Running a successful business requires you to establish good business relationships with clients and vendors. It is important that you do not just throw business cards in their hands and get your services done. In order to run a good business, you have to know how to negotiate contracts to sell your products or services to your clients. Negotiating contracts to sell your products or services to your clients can be difficult and even boring at times. Here are some useful tips on how to negotiate contracts to sell your business.
Identify the Persons involved: Before you begin your negotiations always identify the persons involved in the deal. Do not waste time negotiating with a junior individual who only needs to agree on what the boss wants. If you feel this is taking place, politely ask to be placed in contact with the individual in charge to talk about the business. The reason for placing you in contact with them is to obtain more information on the status of the sales. If you proceed with verbal agreements without meeting the persons involved then you will never know for certain if you are getting a fair price or if you are being treated unfairly.
Understand the Commercial Code: Before you enter into any sales transactions with your clients you must understand the uniform commercial code. This helps protect you as well as your business. You should read through your contracts very carefully to see what you are agreeing to. Once you understand the Commercial Code you can negotiate better deals for your goods and services. You should also check the references in your contracts and make sure that they are not tied to one another.
Include the non-recourse clause: When you enter into business contracts you should make provisions which allow you to collect legal remedies if your customer is unable to pay for the goods or services you have provided. In all business contracts on a non-recourse clause must be included, this means that if you have to repay something you cannot be forced to do so. It is important to understand all the legal remedies you can use before entering into any agreement.
No assignment: Every contract should identify that it is a contract, and therefore it should give the parties to the contract the right to assign or transfer their rights in the contract to someone else. Most often the law will hold one party to be legally binded to perform a specific action once the other party is breaches the contract. However, a contract does not need to name the other party as the assignee. One other important point to understand is that once a person transfers any rights in a contract to another person there is no longer an obligation on the part of the original party to perform anything with respect to those rights. For instance, you can assign your rights in any transaction to another person, you don’t necessarily have to use a lawyer to do so.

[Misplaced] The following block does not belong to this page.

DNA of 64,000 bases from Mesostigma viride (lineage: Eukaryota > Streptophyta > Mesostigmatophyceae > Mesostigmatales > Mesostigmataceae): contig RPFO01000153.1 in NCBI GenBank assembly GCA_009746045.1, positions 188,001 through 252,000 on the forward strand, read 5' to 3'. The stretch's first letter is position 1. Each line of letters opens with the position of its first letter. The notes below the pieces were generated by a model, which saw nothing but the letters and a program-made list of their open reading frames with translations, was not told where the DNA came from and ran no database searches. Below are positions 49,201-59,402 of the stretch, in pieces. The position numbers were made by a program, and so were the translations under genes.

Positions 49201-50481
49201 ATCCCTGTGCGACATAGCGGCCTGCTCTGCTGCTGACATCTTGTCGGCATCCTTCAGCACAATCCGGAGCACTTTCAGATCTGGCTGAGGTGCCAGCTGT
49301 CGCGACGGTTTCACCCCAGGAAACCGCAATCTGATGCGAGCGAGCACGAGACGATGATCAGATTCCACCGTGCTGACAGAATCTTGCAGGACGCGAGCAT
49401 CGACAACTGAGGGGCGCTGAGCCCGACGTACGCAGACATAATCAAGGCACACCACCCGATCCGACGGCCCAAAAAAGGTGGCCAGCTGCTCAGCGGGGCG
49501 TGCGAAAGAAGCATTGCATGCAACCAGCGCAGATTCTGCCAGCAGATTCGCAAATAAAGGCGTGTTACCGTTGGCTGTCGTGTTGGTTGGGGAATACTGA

No assignment or delegation: Every agreement between parties to a transaction needs to assign some legal rights to each of the parties. However, where there are clauses limiting who has the rights to something being assigned, the agreement may fail the test. The contract may have been poorly worded or the parties may have never intended for the agreement to fail the test. You can avoid these types of scenarios by clearly stating what your intentions are during the drafting of the agreement. If your intention is clearly stated in the contract then there is a very strong possibility that you will achieve the result that you were intending for.
Consumer Protection laws protect the consumer and require all consumers to be treated fairly. However, when you enter into contracts with other companies or people the law does not require the companies to be bound by consumer protection laws in the way it requires companies to be bound by contract terms. Often, the consumer is caught out by the hidden costs of the agreement and they feel disadvantaged by the behaviour of the other company and/or person they entered into contracts with. It is important that if you enter into a consumer deal you understand all the consumer protection implications of it and that you know how to resolve disputes as necessary.
Business Contracts can also fall foul of the law for the same reason, because verbal agreements are not legally binding. verbal agreements cannot be enforced against the other party. For example, it may be that you create a contract with someone but you don’t actually have anything to deliver. Therefore, the contract doesn’t come into force. Because the other party cannot enforce their verbal agreements against you, they can often take advantage of this vulnerability to extract more money from you.